1

Correct me where I'm wrong. There are public and private (or secret) keys. A public and a private key make up a keypair. Some keypairs are bound to the other ones. The former are called subkeys, the latter master (or primary) keys. In spite of them being called keys, they are actually keypairs.

Keyrings are files. gpg-1.4.18 by default creates two keyrings: public (pubring.gpg), and secret (secring.gpg). Public keys go to a public keyring, private to a secret one.

Let's take /etc/apt/trusted.gpg:

$ gpg /etc/apt/trusted.gpg
pub  4096R/68576280 2014-06-13 NodeSource <gpg@nodesource.com>
sub  4096R/AA01DA2C 2014-06-13
pub  4096R/86E50310 2016-10-05 Yarn Packaging <yarn@dan.cx>
sub  4096R/D50AF136 2016-10-05
sub  4096R/9D41F3C3 2016-10-05 [expires: 2017-10-05]
sub  4096R/FD2497F5 2016-10-30 [expires: 2019-01-01]
sub  4096R/B6FF4DE3 2017-09-10 [expires: 2019-01-01]
sub  4096R/88B63E1E 2019-01-02 [expires: 2020-02-02]
sub  4096R/69475BAA 2019-01-11 [expires: 2020-02-02]
pub  3072R/95BD4743 2019-03-18 DEB.SURY.ORG Automatic Signing Key <deb@sury.org>
sub  3072R/8059B8AC 2019-03-18 [expires: 2021-03-17]

Consider the Yarn Packaging key and its subkeys. First, all the keys listed are the public ones. And its public key has 6 public subkeys. Supposedly, the first subkey doesn't have expiry date specified.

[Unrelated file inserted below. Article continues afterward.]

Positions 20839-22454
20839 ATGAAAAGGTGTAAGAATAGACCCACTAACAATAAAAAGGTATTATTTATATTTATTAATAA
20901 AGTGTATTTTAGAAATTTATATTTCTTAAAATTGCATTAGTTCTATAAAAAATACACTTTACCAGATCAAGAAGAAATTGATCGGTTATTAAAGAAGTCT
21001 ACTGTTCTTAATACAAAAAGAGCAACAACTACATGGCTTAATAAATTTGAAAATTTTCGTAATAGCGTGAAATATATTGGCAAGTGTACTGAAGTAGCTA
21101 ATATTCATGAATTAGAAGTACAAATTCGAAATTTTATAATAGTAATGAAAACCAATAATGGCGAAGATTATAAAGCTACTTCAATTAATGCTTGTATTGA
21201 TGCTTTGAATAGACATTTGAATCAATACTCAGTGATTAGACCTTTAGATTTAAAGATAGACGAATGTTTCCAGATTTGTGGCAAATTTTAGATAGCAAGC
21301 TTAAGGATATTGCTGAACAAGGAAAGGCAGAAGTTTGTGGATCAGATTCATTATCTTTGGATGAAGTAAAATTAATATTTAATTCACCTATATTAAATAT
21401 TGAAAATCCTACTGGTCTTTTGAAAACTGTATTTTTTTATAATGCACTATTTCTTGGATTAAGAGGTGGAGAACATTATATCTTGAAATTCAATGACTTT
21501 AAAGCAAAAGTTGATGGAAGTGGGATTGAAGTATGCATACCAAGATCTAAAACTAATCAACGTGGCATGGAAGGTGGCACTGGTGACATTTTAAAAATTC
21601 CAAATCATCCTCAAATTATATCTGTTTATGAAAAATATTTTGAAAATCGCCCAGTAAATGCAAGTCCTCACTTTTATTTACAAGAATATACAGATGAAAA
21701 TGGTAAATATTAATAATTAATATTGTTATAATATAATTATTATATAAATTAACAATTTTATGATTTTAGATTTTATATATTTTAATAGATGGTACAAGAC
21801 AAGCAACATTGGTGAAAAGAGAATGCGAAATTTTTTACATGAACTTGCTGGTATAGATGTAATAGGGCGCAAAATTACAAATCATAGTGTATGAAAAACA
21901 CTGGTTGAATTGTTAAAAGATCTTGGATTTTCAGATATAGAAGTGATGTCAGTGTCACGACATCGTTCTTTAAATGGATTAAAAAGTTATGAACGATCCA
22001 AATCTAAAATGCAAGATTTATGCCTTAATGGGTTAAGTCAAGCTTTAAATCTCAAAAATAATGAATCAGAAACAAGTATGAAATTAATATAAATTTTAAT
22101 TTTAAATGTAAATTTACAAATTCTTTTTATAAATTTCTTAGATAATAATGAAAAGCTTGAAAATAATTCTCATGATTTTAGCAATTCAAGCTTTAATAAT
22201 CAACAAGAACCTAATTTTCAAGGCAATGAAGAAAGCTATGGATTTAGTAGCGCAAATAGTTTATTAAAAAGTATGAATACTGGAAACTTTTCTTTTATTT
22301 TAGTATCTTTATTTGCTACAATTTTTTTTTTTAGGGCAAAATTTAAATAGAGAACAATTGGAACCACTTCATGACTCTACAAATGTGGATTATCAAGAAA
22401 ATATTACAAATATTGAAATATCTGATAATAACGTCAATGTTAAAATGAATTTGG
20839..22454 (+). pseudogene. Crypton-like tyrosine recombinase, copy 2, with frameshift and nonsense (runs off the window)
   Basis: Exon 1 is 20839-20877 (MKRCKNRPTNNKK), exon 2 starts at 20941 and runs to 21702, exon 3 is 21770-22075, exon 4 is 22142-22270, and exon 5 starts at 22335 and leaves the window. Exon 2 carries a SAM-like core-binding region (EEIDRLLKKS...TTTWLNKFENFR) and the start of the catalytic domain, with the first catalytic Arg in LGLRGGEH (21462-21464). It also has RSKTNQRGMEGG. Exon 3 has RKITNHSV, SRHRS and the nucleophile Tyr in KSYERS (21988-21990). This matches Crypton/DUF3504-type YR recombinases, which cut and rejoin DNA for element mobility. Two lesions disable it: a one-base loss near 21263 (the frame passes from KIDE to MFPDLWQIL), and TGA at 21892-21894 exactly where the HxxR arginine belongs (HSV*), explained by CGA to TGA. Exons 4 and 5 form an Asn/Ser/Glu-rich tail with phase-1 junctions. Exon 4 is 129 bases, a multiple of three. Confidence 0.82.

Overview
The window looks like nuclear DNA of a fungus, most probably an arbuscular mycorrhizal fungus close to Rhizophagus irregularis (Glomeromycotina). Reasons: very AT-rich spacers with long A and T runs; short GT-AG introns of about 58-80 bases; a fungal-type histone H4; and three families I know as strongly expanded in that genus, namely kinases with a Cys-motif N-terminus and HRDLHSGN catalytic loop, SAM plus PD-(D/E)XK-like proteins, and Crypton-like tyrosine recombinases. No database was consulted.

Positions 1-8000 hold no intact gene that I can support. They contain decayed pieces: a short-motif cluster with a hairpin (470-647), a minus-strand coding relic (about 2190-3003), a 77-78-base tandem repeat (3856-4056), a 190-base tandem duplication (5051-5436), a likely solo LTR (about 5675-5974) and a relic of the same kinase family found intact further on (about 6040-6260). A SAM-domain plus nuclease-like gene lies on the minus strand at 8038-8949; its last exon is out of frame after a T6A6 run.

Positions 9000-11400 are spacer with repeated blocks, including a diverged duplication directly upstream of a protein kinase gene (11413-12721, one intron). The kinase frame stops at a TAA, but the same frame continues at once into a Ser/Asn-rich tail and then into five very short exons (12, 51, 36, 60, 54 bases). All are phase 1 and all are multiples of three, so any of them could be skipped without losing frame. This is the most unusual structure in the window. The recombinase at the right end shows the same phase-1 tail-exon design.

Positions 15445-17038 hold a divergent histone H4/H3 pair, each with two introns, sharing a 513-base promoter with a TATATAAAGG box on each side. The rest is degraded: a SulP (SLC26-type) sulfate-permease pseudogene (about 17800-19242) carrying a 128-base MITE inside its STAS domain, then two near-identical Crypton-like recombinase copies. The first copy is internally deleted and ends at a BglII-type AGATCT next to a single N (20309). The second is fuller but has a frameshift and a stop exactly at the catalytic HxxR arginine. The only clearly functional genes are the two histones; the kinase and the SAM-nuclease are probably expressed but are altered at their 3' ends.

Now if I do:

$ gpg -k --keyring /etc/apt/trusted.gpg
/etc/apt/trusted.gpg
--------------------
pub   4096R/68576280 2014-06-13
uid                  NodeSource <gpg@nodesource.com>
sub   4096R/AA01DA2C 2014-06-13

pub   4096R/86E50310 2016-10-05
uid                  Yarn Packaging <yarn@dan.cx>
sub   4096R/D50AF136 2016-10-05
sub   4096R/88B63E1E 2019-01-02 [expires: 2020-02-02]
sub   4096R/69475BAA 2019-01-11 [expires: 2020-02-02]

pub   3072R/95BD4743 2019-03-18 [expires: 2021-03-17]
uid                  DEB.SURY.ORG Automatic Signing Key <deb@sury.org>
sub   3072R/8059B8AC 2019-03-18 [expires: 2021-03-17]

I can see only Yarn Packaging's first and last two keys. (1) Why doesn't it show all the keys? There's also uid line that shows user id, which is basically a key name. And as I said, trusted.gpg contains only public keys.

But apt for one shows longer key ids. (2) Why is that?

W: GPG error: https://dl.yarnpkg.com stable InRelease: The following signatures couldn't be verified because the public key is not available: NO_PUBKEY 23E7166788B63E1E

Let's take a look at a key I've generated for the purpose of this writing:

$ gpg -k
/root/.gnupg/pubring.gpg
------------------------
pub   2048R/454A8AB5 2019-03-25
uid                  Temporary Key (Comment to the Temporary Key) <temporary.key@gmail.com>
sub   2048R/763C1752 2019-03-25

$ gpg -K
/root/.gnupg/secring.gpg
------------------------
sec   2048R/454A8AB5 2019-03-25
uid                  Temporary Key (Comment to the Temporary Key) <temporary.key@gmail.com>
ssb   2048R/763C1752 2019-03-25

So I've got two keypairs, or 4 keys. One master (or primary) key (or keypair). And one subkey (or subkeypair). 2 (public) keys in public keyring, and 2 (private) in the secret one. (3) Why do I automatically get a subkey?

pub - public key
sub - subkey
sec - private (or secret) key
ssb - private (or secret) subkey
uid - user id

(4) Are there other ways to display information about keys?

1

There are public and private (or secret) keys. A public and a private key make up a keypair. Some keypairs are bound to the other ones. The former are called subkeys, the latter master (or primary) keys. In spite of them being called keys, they are actually keypairs.